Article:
EXCLUSIVE: Paramount Photographs has set Chap Taylor to script a drama inspired by the 1962 John Ford-directed Western classic The Man Who Shot Liberty Valance, which starred John Wayne, Jimmy Stewart and Lee Marvin. In the original, Stewart played an idealistic lawyer who tries to bring the rule of law to a lawless frontier town. Marvin played Valance, an outlaw headed for a showdown just after the lawyer stands up to him. Wayne played a gunslinger who tries to teach the lawyer to defend himself.
The version that Taylor is writing follows the essentials of that story but is set in New York City in 1991, at the height of the crack cocaine scourge when the murder price in the city soared to unprecedented levels. A young college-educated black policeman volunteers to be stationed in Harlem to make items safer. He’s teamed with a veteran Irish-American cop who, Taylor mentioned, “has the ideal of intentions and not the ideal of procedures. It becomes about the sacrifices that had to be produced to get from exactly where they had been then to exactly where we are now.”
Taylor mentioned the inspiration was time he spent in NYC then to go to NYU Film College and when he worked as bouncer and bartender in Greenwich Village and got a closeup view of a meanness in the city.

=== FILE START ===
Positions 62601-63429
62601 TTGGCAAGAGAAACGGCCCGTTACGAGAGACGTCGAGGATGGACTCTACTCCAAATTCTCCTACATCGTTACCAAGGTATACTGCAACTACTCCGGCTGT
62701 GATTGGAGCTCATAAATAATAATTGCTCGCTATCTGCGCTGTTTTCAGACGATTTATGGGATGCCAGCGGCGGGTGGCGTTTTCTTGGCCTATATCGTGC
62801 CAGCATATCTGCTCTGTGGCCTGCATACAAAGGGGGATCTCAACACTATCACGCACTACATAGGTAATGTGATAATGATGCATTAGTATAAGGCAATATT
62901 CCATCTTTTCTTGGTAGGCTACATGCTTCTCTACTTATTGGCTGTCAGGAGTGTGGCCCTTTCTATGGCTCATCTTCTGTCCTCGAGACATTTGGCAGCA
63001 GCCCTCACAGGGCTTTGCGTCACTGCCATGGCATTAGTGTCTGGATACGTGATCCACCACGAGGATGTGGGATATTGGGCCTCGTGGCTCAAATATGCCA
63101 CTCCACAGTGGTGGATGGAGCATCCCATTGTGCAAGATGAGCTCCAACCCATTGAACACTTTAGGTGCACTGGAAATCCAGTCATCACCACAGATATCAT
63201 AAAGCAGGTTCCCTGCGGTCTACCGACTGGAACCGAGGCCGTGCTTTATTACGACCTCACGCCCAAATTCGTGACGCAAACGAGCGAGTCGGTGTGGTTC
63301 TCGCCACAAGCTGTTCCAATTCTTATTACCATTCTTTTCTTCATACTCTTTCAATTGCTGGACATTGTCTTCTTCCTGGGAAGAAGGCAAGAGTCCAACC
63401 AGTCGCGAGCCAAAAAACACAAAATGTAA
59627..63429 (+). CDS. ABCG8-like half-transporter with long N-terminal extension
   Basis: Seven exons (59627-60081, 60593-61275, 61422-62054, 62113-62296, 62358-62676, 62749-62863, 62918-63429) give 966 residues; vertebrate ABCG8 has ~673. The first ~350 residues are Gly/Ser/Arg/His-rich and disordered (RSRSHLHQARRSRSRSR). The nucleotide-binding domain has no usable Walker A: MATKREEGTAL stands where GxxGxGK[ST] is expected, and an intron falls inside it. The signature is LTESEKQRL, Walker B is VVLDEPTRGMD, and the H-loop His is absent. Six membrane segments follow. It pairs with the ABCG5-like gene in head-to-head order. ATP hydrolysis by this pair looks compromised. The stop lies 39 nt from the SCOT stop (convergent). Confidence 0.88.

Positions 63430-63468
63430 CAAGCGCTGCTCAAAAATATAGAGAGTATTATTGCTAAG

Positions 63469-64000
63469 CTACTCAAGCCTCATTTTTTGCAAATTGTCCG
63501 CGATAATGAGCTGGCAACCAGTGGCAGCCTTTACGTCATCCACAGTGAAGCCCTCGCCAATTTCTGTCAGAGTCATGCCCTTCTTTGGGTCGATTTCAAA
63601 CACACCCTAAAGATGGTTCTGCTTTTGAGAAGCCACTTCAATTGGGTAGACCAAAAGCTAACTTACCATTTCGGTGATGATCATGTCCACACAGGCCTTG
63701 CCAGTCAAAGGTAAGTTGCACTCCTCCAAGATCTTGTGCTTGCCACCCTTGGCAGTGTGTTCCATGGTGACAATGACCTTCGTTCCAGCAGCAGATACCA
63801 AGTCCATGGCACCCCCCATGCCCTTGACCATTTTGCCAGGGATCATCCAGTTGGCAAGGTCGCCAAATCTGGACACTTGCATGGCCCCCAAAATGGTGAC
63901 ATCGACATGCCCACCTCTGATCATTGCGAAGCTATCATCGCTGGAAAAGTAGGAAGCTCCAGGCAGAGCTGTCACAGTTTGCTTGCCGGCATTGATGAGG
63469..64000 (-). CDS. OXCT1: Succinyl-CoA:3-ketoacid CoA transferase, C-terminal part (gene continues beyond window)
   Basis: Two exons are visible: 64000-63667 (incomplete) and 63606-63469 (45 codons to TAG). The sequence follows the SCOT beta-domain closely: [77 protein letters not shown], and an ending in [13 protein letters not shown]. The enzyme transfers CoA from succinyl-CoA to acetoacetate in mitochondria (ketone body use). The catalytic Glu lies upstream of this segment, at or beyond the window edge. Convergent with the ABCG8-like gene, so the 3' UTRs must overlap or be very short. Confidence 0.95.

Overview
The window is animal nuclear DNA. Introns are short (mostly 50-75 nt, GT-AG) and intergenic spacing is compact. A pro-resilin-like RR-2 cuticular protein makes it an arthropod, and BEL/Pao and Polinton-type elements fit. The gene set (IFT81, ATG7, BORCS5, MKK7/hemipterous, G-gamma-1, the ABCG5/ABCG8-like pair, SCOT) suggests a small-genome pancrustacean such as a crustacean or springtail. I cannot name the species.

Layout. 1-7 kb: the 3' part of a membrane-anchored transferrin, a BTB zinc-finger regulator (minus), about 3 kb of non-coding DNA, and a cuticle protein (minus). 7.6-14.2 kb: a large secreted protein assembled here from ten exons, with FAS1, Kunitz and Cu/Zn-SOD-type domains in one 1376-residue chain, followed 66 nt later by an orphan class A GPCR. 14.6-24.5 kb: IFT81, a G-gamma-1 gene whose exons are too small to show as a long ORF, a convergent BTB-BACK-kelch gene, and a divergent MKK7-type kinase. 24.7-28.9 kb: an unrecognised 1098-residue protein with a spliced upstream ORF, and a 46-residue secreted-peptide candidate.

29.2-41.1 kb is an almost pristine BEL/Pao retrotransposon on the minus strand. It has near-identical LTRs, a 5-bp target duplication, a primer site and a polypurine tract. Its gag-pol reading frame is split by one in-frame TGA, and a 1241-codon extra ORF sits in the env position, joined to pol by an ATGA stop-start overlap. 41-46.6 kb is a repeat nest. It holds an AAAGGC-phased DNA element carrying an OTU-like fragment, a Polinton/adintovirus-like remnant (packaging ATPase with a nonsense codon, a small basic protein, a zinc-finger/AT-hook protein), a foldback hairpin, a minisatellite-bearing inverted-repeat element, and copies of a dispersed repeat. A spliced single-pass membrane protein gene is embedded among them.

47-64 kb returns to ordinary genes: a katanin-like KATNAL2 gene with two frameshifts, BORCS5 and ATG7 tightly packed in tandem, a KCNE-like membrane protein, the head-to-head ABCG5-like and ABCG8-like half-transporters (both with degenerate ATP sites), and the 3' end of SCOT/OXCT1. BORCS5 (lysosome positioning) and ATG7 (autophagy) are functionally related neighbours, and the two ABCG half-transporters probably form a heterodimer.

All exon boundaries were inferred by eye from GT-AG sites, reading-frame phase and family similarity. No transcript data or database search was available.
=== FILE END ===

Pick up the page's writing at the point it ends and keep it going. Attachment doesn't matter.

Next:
“It was the height of the crack war and when organized crime was breaking down and its manage more than the heroin trade left everybody fighting for their corner,” he mentioned. “The selection was to crack adequate skulls that they stopped or to engage in neighborhood policing to make items safer for the persons who lived there, who wanted to be identified to the police as far more than prospective suspects. There had been nicely-which means cops, but it was also the era of the Dirty Thirty scandal at a Harlem precinct property, which produced it like the Wild West with some outlaw cops and street violence and corruption. It appears a lengthy time ago. New York is safer and far more prosperous, but it has lost some character and the operating class can no longer afford to reside there. The film was set in that moment when a lot of of these items had been confronted.”
Matt Jackson is generating. Taylor’s screen credits consist of Altering Lanes, and he was consulting producer on the NBC drama The Blacklist. He’s writing the Kevin Williamson-created Cliff Residence at Miramax, which he describes as a contemporary take on classic feminist noir like the Jane Fonda pic The Morning Soon after.
Taylor is repped by UTA.